I think I’m a relative rarity, in that of the two books that made up IDW’s “soft reboot” in 2012, I was always a bit more partial to John Barber’s contribution. That’s not to say I didn’t like James Roberts work or appreciate what it brought to the table. I think the Transformers franchise would be far worse off without Roberts’ contributions and he has written some indisputably all-time classic stories and characters. At times though, More Than Meets The Eye edged close to being a very quippy type of British sci-fi that I can’t stand where it is painfully clear that it’s very self-satisfied with how clever it thinks it is. But when More Than Meets the Eye was on, it was on.
The problem is, though, that when it rebranded itself as Lost Light, the book was never on anymore. After a ponderously long opening arc and a two issue storyline that offered a brief glimmer of hope by appealing to my nostalgia for the Simon Furman penned stories that kicked off the IDW Universe, the absolutely miserable “Mutineers” storyline damn near killed any enthusiasm I had left for this book. Everything after that was a meandering mess that I barely cared enough to keep up with. It wasn’t even annoyingly twee anymore. It was just a horribly, brutally dull shadow of its former self. And to make matters even worse, the Barber penned book I already preferred had started getting so much better. But Roberts, I think, is someone who possesses a strange talent to bring weak stories to strong conclusions. And that’s exactly what he’s accomplished here.
For as much of a slog as the preceding 24 issues of Lost Light have been, Issue #25 pitches all those problems of tedious lore, cheap shocks, and Flanderization and refocuses on what made MTMTE work to begin with. MTMTE’s cast of characters are arguably the strongest and among the most fully realized and entertaining ever seen in all of Transformers’ 35 year history. Lost Light #25 gives them room to breathe and be their best selves in a way they haven’t gotten to in forever. The timeline of the story jumps around a bit, letting us join the Crusadercons as they commemorate their quest’s end sometime after the events of Transformers: Unicron have transpired (a small spoiler warning for that series is warranted, but there’s nothing story ruining) and as they come together quite some time later to mourn the passing of one of their own. These far future sections, where we get tantalizingly small tastes of what became of Rodimus and company after their journey came to an end, are the highlight of the story and everyone’s fates, for good and for ill, all feel very appropriate.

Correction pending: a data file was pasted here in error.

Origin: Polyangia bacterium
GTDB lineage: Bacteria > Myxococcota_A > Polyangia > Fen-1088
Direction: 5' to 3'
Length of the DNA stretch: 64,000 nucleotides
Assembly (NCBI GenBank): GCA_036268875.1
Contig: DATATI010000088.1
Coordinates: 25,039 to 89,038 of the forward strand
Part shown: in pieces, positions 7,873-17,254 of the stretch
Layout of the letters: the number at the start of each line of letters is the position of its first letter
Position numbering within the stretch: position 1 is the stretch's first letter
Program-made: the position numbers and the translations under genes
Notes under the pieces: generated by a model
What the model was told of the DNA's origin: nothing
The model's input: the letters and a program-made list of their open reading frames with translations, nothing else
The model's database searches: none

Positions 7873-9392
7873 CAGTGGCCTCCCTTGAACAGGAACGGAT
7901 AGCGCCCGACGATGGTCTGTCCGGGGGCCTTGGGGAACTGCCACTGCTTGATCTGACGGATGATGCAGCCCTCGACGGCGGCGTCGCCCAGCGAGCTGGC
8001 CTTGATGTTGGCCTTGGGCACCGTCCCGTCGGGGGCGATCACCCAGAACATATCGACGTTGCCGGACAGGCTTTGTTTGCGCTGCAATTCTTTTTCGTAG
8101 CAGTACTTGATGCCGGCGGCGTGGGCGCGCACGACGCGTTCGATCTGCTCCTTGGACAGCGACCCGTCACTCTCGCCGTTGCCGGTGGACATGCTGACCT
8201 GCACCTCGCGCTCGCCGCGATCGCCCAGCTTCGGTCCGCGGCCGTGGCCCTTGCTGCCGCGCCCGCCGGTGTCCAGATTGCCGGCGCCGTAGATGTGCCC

As I saw characters exchange goodbyes and learned of the bittersweet fates they’d been given off panel, I felt emotional attachments stir within me that I didn’t even know I still had for the Lost Lighters. These are characters I genuinely cared about, and still do I suppose. Seeing the successes and failures they make with their lives now that there’s no war or grand adventure to focus on was incredibly moving. Even the book’s final “clever trick” I couldn’t be too bothered by, even if it does result in a bit of trying to have things both ways. After two years of frustrating comics, it was nice to have the old MTMTE back for one last ride.
When MTMTE started, I was hooked by the idea of a sprawling space saga that would take disparate bunch of big—and small—name misfit Transformers and send them off into the universe in search of adventure, hijinks and legends.
And to begin with, it was.
The detours and hijinks the crew if the Lost Light got dragged into built up some great characters, or shone the spotlight on them in new and fun ways. Except the detours kept coming and coming, and coming, until the Lost Light’s “quest” seemed to end as the side story to the quirky hijinks. As I read on, however, it felt like Roberts was better at potentially intriguing setups than satisfying conclusions, preferring to rely on quirky comedy, heavy feels, fakeouts, cliffhangers and tragedy — in some cases, all at the same time. Many of the arcs in Lost Light had great beginnings, but petered out very quickly into big, sweeping, not really answers.
Issue 25 focusing on the characters, so as to provide a good (if bittersweet) farewell to the misfit band of heroes, did manage to pull at the heartstrings a bit. While I won’t lie that I’m not a big fan of bittersweet endings and would have preferred something happier, it’s fitting, and showcases the strongest part of MTMTE/Lost Light: its characters.
Unlike many others, I never really fell out of love with MTMTE/Lost Light. That’s not to say I haven’t had my fair share of issues with many issues and story arcs—particularly since the re-title. But as critical as I’ve been of it lately, particularly during the final story arc, I do feel that Roberts absolutely stuck the landing. With the marathon session of checking off every unresolved plot point and mystery coming to its final conclusion last issue, this one gets to slow down and do what this series does best—character writing.
Bittersweet, thoughtful, and simultaneously both conclusive and open-ended, this was exactly the finale I was hoping for. For me, the non-linear way the issue unfolded worked very effectively; it let a lot of the character send-offs and reveals to carry the weight they needed without the hopeful ending lessening their impact. We get to see just what the Lost Light meant to the cast, and how they look back on it now that it’s a chapter of their life that’s behind them. It feels very much feels like a metafictional parallel to what the long-time fans of this comic will be feeling as they read it. My longtime worry concerning justice for Megatron’s victims was quelled, and as much as I expect to see complaints about how this issue has it both ways, I don’t feel the least bit cheated; given the in-story precedent it’s an ending that feels earned. The continuing adventures of the loveable misfits of the Lost Light has meant a great deal to many fans—many of which will have a very hard time letting go—and as we read about the characters coming to terms with the vacuum its absence has left in their lives, like them, we too need that flicker of hope that in some way it never ends. I couldn’t have imagined a more perfect way to impart that hope to the readers as Roberts passes the torch.
May the light never truly be lost.